An old Chinese curse is “May you live in interesting times!” – interesting times are the times of troubles, confusion and suffering. And it seems that in some “democratic” countries, we are lately witnessing a weird phenomenon which proves that we live in interesting times: a candidate emerges and wins elections as it were from nowhere, in a moment of confusion building a movement around his name – both Berlusconi and Macron exploded like this.
What is this process a sign of? Definitely not of any kind of direct popular engagement beyond party politics – on the contrary, we should never forget that such figures explode with the full support of social and economic establishment. Their function is to obfuscate actual social antagonisms – people are magically united against some demonised “fascist” threat.
Decades ago, Vaclav Havel was the first to blurt out this dream: when, after being elected a President, he first met Helmut Kohl, he made a weird suggestion: “Why don’t we work together to dissolve all political parties? Why don’t we set up just one big party, the Party of Europe?” One can imagine Kohl’s sceptical smile.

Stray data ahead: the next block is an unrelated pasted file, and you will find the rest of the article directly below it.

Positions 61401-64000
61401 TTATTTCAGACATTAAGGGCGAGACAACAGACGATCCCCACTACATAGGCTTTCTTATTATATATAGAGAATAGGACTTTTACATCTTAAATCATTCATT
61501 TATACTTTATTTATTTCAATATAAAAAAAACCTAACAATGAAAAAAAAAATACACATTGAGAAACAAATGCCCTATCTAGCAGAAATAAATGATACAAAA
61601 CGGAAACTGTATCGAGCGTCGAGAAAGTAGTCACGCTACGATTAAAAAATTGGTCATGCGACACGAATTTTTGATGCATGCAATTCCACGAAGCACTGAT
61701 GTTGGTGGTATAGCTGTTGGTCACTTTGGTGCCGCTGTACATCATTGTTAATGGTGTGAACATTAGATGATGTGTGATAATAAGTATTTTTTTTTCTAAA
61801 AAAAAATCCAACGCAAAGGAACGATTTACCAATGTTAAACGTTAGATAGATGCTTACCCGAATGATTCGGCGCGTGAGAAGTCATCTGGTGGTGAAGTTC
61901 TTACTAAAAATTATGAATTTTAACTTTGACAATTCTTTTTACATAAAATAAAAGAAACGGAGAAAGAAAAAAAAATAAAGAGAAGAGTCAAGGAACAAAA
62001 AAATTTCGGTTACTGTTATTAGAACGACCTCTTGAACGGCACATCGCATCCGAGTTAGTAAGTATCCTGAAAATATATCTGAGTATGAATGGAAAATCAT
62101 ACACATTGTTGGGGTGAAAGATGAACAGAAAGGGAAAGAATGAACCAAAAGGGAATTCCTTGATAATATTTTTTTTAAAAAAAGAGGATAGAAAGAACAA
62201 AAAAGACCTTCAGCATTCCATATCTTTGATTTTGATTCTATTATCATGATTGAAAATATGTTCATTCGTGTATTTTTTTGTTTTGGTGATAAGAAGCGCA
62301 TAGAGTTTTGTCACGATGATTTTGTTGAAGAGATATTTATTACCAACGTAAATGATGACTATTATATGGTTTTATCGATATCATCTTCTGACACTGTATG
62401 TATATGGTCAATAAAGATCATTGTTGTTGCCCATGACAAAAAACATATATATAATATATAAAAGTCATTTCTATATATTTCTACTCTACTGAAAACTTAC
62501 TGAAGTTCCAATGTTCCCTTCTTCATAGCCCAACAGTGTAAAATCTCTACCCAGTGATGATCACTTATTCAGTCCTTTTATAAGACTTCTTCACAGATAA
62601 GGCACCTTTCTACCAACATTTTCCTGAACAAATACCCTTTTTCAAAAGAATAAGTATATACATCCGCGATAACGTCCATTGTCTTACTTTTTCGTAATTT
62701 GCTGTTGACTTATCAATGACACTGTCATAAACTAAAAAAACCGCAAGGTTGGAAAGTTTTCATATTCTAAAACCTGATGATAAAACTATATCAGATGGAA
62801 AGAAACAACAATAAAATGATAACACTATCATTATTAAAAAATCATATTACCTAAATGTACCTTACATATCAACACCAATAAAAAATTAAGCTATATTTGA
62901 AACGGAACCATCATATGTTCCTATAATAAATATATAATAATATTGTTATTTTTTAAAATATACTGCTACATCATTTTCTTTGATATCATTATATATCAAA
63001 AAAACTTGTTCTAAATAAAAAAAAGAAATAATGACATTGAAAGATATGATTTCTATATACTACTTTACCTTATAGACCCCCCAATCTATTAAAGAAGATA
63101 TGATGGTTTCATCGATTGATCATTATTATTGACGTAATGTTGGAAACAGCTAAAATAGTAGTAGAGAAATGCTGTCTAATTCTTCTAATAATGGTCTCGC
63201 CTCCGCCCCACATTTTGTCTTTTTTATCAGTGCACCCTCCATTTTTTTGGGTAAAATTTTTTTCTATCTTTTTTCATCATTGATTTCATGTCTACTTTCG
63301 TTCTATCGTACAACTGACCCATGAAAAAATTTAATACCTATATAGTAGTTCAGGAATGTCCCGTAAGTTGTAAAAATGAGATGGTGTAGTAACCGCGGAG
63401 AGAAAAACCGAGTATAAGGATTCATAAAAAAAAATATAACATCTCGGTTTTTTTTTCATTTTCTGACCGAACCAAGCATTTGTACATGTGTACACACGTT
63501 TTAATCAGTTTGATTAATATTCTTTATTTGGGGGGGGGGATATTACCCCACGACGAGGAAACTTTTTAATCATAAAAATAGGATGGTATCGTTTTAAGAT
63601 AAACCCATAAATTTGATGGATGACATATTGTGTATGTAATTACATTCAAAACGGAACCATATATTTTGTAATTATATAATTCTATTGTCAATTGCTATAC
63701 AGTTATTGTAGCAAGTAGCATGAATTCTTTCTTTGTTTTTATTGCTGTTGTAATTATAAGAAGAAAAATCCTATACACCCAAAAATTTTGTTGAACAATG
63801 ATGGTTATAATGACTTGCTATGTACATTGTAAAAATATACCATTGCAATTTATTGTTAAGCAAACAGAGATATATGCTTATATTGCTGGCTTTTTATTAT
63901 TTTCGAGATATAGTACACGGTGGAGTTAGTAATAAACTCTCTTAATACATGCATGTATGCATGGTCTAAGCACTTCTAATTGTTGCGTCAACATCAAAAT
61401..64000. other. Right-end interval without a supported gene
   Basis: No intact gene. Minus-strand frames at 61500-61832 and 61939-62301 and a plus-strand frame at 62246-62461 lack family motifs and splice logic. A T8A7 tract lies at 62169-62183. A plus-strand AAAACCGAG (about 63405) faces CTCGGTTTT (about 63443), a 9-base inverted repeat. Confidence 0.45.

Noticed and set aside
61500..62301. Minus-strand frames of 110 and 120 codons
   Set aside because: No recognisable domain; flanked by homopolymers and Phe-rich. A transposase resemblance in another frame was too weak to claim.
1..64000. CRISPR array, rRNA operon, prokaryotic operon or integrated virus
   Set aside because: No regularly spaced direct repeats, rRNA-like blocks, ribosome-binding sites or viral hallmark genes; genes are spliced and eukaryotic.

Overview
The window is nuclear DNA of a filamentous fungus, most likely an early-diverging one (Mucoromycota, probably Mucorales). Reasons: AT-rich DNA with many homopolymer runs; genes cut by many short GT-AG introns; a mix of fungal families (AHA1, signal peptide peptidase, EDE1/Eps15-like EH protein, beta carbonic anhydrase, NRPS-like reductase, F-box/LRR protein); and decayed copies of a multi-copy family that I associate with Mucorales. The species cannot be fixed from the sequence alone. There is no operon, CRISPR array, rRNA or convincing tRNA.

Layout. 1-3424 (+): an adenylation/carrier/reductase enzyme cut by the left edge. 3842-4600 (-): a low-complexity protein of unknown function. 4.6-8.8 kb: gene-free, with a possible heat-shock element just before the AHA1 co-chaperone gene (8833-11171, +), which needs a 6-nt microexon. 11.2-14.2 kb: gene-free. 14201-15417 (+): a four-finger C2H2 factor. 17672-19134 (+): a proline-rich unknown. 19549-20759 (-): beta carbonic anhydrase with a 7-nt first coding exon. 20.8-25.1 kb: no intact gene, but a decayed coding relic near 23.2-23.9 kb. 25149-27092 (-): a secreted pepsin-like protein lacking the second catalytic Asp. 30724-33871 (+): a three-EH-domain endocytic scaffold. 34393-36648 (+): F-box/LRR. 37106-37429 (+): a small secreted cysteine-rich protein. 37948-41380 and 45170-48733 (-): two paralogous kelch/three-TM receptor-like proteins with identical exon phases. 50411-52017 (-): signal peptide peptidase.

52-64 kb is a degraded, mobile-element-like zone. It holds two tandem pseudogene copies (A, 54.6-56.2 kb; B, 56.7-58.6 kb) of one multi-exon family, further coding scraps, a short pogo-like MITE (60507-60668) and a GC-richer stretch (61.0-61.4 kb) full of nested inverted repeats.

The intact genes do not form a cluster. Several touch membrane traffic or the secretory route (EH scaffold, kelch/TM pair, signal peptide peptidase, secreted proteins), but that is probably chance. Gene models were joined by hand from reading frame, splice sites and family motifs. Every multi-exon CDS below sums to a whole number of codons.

This weird phenomenon is one of the visible effects of the long-term rearrangement of the political space in Europe. Until recently, the political space was dominated by two main parties which addressed the entire electoral body, a right-of-centre party (Christian Democrat, liberal-conservative, people’s something-or-other) and a left-of-centre party (socialist, social democratic something-or-other), with smaller parties addressing a narrow electorate (ecologists, neo-fascists, and so on).
[Extract. Appeared in Independent on June 26th 2017.]